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The New York Times just spoiled Batman's wedding

Image: Mikel Janin (DC Comics)

[The following contains massive spoilers for Batman and Catwoman’s wedding from Tom King and Mikel Janin’s Batman #50. Turn back now if you’d rather wait for the issue to come out on July 4.]

Current Batman writer Tom King has spent virtually his entire run on the book so far leading up to Batman and Catwoman getting married. An early issue featured a legitimately touching scene where the two said “I love you,” and after Bruce Wayne formally proposed to Selina Kyle (using a diamond she tried to steal the first time they met), there was a fantastic two-parter where he decided to celebrate the engagement by going on a double-date with Superman and Lois Lane—an openly wacky event that is one of the most entertaining adventures in the history of DC’s super friends.


There were issues where Batman and Catwoman had to face off against Talia al Ghul (the mother of Batman’s son and an infamous supervillain), issues where Catwoman bonded with the Bat-family, and a Joker story where he questioned why he wasn’t the best man and tried to kill Catwoman for trying to make Batman happy. The wedding itself is set for Batman #50, in stores on July 4, and DC has been promoting it in the comics with faux-invites and countless special covers.

Today, The New York Times has spoiled the whole thing, and it turns out that the resolution to this arc is going to be frustratingly familiar to comic book fans. According to the Times story, Selina spends her big day reflecting on whether or not she’s making the right choice by marrying Bruce, and in the end she decides that she’s not. She decides that happiness will mean the end of Batman, and the good that Batman does for Gotham City is more important than either of them, so she doesn’t go through with it.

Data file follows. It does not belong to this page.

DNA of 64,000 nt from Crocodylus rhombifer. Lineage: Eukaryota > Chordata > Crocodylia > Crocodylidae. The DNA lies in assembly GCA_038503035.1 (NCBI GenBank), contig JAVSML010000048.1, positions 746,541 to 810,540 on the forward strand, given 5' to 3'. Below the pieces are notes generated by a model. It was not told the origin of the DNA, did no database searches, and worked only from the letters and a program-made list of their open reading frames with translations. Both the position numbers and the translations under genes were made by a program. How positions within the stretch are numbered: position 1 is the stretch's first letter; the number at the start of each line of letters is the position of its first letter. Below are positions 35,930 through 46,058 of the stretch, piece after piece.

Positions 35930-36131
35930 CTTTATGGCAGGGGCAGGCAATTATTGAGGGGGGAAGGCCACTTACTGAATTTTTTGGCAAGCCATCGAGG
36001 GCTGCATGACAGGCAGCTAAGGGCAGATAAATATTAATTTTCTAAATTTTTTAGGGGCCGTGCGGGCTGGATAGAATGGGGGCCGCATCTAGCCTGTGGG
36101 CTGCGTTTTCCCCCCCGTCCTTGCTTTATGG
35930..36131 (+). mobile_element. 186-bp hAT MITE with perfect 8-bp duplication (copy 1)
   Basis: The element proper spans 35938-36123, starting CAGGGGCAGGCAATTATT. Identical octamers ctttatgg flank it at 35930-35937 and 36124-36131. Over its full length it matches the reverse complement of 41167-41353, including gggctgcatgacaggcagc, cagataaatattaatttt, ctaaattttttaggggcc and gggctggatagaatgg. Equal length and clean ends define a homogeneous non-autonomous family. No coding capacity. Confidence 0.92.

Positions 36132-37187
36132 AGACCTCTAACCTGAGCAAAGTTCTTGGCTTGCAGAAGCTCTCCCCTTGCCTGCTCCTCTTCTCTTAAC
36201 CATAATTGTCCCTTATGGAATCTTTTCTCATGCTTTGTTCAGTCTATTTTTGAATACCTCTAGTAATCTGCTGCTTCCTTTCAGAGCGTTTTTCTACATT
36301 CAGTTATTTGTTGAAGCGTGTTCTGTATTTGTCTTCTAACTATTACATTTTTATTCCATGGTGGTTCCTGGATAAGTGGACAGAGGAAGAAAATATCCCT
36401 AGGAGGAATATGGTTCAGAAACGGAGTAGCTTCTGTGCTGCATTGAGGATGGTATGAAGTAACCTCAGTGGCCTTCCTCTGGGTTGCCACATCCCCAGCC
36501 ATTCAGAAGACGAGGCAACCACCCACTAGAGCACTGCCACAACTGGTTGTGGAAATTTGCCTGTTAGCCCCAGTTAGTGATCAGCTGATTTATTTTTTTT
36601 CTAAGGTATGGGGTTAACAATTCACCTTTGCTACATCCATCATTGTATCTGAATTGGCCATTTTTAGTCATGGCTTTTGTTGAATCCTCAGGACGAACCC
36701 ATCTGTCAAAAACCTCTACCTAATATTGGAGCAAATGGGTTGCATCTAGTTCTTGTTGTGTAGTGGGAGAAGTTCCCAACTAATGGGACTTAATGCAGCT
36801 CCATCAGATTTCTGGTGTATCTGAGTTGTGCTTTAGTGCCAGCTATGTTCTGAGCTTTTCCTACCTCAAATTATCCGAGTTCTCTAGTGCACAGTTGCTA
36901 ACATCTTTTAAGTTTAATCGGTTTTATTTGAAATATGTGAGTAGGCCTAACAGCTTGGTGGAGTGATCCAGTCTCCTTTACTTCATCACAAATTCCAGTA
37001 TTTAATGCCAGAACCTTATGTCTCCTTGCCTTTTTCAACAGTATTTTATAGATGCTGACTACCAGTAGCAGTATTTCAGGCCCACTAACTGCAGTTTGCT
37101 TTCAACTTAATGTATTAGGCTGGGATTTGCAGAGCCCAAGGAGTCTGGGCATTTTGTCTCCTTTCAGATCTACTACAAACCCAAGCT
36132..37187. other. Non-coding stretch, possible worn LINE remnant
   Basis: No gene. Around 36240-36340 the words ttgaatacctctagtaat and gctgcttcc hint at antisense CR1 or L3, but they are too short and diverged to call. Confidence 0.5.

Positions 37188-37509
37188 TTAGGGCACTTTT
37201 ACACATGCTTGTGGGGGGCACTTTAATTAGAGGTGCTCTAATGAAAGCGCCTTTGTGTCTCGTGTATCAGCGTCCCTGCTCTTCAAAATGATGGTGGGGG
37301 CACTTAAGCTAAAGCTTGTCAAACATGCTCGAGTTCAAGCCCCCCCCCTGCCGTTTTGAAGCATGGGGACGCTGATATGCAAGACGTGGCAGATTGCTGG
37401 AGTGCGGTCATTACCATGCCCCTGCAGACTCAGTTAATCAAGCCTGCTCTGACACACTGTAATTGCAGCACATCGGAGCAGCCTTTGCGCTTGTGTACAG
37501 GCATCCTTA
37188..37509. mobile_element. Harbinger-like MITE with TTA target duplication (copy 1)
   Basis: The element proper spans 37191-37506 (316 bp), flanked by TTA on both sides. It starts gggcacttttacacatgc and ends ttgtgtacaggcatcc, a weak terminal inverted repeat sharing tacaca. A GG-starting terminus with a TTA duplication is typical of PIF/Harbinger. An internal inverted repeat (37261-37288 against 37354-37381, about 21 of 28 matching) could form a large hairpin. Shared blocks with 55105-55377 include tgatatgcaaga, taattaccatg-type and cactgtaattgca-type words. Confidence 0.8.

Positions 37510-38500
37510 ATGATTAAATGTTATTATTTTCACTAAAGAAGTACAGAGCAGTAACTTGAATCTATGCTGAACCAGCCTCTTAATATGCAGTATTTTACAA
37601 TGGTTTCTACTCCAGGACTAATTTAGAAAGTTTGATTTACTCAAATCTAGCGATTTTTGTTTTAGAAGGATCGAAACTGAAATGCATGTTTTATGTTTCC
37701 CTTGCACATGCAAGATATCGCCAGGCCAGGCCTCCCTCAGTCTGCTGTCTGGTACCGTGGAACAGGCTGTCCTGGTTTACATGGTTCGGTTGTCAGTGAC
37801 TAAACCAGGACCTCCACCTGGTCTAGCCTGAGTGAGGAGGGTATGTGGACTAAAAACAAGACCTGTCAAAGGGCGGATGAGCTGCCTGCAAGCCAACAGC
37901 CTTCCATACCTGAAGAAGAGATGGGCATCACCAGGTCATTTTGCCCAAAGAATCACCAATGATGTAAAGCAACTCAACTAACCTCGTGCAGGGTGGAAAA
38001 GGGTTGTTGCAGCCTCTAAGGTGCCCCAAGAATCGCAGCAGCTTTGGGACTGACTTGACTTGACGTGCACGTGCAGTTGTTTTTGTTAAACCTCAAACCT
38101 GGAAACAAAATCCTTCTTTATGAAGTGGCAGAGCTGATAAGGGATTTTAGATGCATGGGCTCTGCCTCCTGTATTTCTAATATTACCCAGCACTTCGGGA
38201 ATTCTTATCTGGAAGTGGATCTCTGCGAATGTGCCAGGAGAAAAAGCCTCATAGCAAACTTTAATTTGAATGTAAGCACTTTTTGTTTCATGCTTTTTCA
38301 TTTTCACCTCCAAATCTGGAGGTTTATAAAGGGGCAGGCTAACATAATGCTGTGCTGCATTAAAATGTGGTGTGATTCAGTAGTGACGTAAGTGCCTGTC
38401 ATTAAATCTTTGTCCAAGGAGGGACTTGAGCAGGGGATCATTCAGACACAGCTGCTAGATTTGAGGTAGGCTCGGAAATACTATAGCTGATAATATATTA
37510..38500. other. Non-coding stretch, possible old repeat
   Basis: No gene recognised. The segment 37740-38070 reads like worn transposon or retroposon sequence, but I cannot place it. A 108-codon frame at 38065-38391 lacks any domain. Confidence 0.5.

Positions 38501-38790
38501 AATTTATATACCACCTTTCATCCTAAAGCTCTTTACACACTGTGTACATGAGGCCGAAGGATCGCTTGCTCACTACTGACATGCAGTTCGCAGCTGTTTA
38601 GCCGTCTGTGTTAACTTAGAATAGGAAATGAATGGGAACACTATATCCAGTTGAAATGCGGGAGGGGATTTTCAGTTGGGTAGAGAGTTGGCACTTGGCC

The New York Times says the story ends with the two of them leaping off of different buildings, as they often do, with Selina throwing off her veil and Bruce throwing off his tie after waiting an hour and realizing she’s not coming. Their adventures, and the comic books about them, will continue on as they have since the ‘40s.

This all seems very reminiscent of the failed wedding between Batwoman and Maggie Sawyer from back in 2013, when DC’s sudden refusal to allow for a high-profile marriage between two women resulted in J.H. Williams III and W. Haden Blackman abandoning the series. There’s no reason to believe that this isn’t how King envisioned the arc playing out from the beginning, but for a Batman run that was defined by the way it was evolving the decades-long relationship between Bruce and Selina, this seems like a far-too-predictable way to get back to the superhero status quo. Granted, this is just going off of the Times’ article, so there’s probably some nuance being left out, but nobody likes seeing a wedding go off the rails—especially one that ultimately seems to be implying that the Joker was right about something.


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